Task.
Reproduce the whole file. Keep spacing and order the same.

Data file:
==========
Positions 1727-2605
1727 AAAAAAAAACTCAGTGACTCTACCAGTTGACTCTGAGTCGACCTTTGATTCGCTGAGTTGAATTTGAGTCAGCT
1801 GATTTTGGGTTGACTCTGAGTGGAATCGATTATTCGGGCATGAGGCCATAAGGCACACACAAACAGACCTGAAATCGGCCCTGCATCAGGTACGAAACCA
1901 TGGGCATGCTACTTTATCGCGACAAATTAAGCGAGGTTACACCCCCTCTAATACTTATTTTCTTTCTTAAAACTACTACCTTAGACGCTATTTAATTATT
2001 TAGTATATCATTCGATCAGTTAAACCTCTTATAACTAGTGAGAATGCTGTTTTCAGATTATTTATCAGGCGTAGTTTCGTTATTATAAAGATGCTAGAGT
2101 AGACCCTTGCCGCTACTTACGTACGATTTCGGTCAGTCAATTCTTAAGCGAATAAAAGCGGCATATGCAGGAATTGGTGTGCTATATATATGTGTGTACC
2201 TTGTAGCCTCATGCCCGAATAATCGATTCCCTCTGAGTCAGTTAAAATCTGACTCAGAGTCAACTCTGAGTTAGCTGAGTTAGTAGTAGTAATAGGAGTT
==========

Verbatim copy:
Positions 1727-2605
1727 AAAAAAAAACTCAGTGACTCTACCAGTTGACTCTGAGTCGACCTTTGATTCGCTGAGTTGAATTTGAGTCAGCT
1801 GATTTTGGGTTGACTCTGAGTGGAATCGATTATTCGGGCATGAGGCCATAAGGCACACACAAACAGACCTGAAATCGGCCCTGCATCAGGTACGAAACCA
1901 TGGGCATGCTACTTTATCGCGACAAATTAAGCGAGGTTACACCCCCTCTAATACTTATTTTCTTTCTTAAAACTACTACCTTAGACGCTATTTAATTATT
2001 TAGTATATCATTCGATCAGTTAAACCTCTTATAACTAGTGAGAATGCTGTTTTCAGATTATTTATCAGGCGTAGTTTCGTTATTATAAAGATGCTAGAGT
2101 AGACCCTTGCCGCTACTTACGTACGATTTCGGTCAGTCAATTCTTAAGCGAATAAAAGCGGCATATGCAGGAATTGGTGTGCTATATATATGTGTGTACC
2201 TTGTAGCCTCATGCCCGAATAATCGATTCCCTCTGAGTCAGTTAAAATCTGACTCAGAGTCAACTCTGAGTTAGCTGAGTTAGTAGTAGTAATAGGAGTT